Andy Murray revealed he sought inspiration for the biggest home tie in his Davis Cup career by visiting the home of Scottish football.
Murray took time out of his preparation for the World Group encounter with the United States to take a tour of Hampden Park.
He admits he will be nervous when he turns out in front of his home crowd on Friday, Saturday and Sunday at the Emirates Arena, and his trip to a more established Scottish sporting venue helped him reflect on the encounter to come.
Murray said: “I just went and had a little walk around and saw the locker rooms and changing areas and went on to the pitch, which was nice.”
The Emirates Arena will only hold about a seventh of Hampden’s 50,000 capacity but Murray expects the crowd to play a significant role in the first-round encounter.
“For all of us as a team, getting to play in front of a crowd like this is a great feeling,” said the world No 5.
“I would say that’s the nicest thing about the Davis Cup, when you get a home tie you get the whole crowd behind you.
“It’s not like that at the tournaments we play throughout the rest of the year.
“To have a crowd turning up just to support you is fantastic, and I’m sure the whole team will respond.”
Murray joked that James Ward was “piling the pressure on” when his fellow singles player stated that the Australian Open finalist would be a clear favourite in his games, but he later appeared relaxed over the prospect of meeting expectations.
“I have always viewed nerves as a very positive thing,” the 27-year-old said. “When you actually learn what nerves are and why they come, it’s positive to feel nervous.”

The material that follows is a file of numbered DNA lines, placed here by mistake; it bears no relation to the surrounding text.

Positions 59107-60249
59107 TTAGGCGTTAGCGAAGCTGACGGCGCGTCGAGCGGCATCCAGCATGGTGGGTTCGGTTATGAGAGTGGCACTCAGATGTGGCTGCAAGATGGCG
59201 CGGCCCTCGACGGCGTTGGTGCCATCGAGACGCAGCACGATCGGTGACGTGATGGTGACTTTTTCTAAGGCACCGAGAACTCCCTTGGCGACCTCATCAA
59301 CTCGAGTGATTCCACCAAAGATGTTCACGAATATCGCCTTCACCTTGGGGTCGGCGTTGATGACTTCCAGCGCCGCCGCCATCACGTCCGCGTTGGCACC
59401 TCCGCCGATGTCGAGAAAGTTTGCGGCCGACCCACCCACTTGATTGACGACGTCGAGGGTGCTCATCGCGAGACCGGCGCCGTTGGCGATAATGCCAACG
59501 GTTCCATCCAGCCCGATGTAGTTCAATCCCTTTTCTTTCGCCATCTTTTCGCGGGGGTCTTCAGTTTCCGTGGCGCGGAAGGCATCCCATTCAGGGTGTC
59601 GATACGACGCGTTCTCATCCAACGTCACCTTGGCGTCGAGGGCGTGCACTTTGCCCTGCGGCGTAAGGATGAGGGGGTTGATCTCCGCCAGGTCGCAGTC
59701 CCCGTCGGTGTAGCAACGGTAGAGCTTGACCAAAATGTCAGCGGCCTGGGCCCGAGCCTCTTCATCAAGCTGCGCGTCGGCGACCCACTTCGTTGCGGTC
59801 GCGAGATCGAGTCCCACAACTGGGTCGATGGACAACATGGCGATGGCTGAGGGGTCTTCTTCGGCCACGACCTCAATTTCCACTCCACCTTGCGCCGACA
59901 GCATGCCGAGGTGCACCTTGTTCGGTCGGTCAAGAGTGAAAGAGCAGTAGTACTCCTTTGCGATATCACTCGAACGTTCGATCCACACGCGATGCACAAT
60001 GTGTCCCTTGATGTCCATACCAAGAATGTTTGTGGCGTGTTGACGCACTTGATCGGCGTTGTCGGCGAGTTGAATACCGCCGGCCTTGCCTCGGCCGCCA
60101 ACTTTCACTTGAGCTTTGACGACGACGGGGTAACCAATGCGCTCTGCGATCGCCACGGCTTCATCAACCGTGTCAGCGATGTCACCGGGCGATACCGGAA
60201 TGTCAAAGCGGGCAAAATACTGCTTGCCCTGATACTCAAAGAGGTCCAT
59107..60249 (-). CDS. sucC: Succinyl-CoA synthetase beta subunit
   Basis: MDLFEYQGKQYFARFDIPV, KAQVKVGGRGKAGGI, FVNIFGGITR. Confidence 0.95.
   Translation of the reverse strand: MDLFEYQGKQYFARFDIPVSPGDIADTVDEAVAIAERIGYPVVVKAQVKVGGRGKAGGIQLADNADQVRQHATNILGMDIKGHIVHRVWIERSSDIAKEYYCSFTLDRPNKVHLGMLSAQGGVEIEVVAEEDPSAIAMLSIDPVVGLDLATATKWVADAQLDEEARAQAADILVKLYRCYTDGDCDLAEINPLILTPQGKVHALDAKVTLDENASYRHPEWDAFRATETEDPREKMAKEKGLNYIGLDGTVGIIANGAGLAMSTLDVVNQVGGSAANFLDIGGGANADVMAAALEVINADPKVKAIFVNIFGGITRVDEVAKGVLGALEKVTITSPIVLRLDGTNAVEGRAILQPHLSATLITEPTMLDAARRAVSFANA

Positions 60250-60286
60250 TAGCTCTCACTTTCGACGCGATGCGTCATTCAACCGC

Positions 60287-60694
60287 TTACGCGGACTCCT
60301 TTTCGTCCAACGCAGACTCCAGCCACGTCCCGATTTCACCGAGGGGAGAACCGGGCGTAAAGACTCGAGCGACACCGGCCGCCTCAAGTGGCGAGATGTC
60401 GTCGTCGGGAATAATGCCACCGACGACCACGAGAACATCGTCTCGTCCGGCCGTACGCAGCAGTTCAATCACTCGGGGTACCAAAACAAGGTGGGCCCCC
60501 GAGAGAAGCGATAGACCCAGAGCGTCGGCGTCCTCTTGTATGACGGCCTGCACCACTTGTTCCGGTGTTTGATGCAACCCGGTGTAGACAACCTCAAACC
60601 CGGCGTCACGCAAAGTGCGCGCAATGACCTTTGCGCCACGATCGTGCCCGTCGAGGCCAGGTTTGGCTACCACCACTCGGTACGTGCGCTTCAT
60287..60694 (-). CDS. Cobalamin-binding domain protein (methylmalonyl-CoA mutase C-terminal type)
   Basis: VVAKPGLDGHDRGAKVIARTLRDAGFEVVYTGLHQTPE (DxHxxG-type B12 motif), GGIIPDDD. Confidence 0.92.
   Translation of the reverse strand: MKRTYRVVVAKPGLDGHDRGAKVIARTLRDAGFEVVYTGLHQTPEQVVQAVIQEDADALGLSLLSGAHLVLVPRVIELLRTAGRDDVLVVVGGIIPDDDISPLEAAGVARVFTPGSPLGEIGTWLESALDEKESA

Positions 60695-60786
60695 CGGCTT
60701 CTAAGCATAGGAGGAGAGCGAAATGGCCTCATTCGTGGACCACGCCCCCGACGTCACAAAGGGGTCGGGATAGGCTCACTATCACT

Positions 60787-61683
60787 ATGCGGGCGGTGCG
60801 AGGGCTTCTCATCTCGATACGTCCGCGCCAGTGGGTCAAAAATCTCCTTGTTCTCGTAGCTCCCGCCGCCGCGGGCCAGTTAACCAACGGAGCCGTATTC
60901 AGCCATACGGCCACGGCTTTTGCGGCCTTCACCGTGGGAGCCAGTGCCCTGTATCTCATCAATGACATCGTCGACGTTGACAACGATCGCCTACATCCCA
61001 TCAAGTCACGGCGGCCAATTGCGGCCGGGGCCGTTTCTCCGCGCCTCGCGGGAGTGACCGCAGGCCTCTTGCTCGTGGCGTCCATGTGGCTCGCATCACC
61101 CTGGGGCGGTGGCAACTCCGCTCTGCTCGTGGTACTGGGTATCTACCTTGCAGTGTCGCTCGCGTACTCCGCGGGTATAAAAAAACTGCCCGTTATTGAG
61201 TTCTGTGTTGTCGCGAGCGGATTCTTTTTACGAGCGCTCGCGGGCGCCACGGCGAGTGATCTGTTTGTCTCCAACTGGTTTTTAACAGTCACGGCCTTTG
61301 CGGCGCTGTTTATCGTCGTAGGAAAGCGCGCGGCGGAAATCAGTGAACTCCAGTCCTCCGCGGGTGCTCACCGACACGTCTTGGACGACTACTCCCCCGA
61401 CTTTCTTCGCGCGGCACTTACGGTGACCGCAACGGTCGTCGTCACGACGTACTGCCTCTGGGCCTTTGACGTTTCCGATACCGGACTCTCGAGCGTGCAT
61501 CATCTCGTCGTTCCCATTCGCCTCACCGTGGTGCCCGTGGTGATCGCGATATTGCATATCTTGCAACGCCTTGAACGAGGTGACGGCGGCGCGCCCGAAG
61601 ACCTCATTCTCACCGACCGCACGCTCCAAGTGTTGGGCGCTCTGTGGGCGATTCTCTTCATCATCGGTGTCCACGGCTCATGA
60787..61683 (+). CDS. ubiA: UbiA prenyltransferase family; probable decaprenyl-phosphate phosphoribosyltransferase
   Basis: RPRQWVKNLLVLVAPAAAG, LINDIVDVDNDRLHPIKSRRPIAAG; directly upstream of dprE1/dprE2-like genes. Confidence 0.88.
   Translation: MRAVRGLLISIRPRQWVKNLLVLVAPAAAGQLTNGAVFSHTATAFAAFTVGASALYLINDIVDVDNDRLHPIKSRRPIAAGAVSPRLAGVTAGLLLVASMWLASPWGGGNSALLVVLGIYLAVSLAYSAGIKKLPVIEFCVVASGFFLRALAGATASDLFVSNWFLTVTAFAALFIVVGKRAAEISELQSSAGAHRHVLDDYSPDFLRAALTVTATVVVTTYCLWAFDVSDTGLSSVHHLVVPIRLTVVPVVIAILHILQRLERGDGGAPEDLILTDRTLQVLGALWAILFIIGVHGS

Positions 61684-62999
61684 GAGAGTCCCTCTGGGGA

Murray gave short shrift to questions on the effect his support for Scottish independence in last year’s referendum would have on his commitment to the Great Britain team, having explained his decision to come out in support a Yes vote.
“Well, I guess we’ll see at the weekend,” he said before coach Leon Smith moved the topic back to tennis.
Murray helped Britain to a 3-1 victory over the US in San Diego at the same stage last year, before losing to Italy in the quarter-finals.
But the visitors have top singles player John Isner back after an ankle injury and Murray goes into the weekend slightly out of sorts after two quarter-final defeats since his collapse against Novak Djokovic in the Melbourne final.
Murray admitted he had missed the influence of coach Amelie Mauresmo, who was occupied with France Fed Cup duties when Murray lost to Gilles Simon and then Croatian teenager Borna Coric in Rotterdam and Dubai, respectively.
He said: “After the Aussie Open I spent the next three or four weeks with no coach and I feel that’s something I obviously need to get sorted so that when I get to the clay court season I am not in that position, because I feel like there are some things I need to work on all the time and when I don’t have somewhere there it’s harder to do that.
“That’s high on my list of priorities.”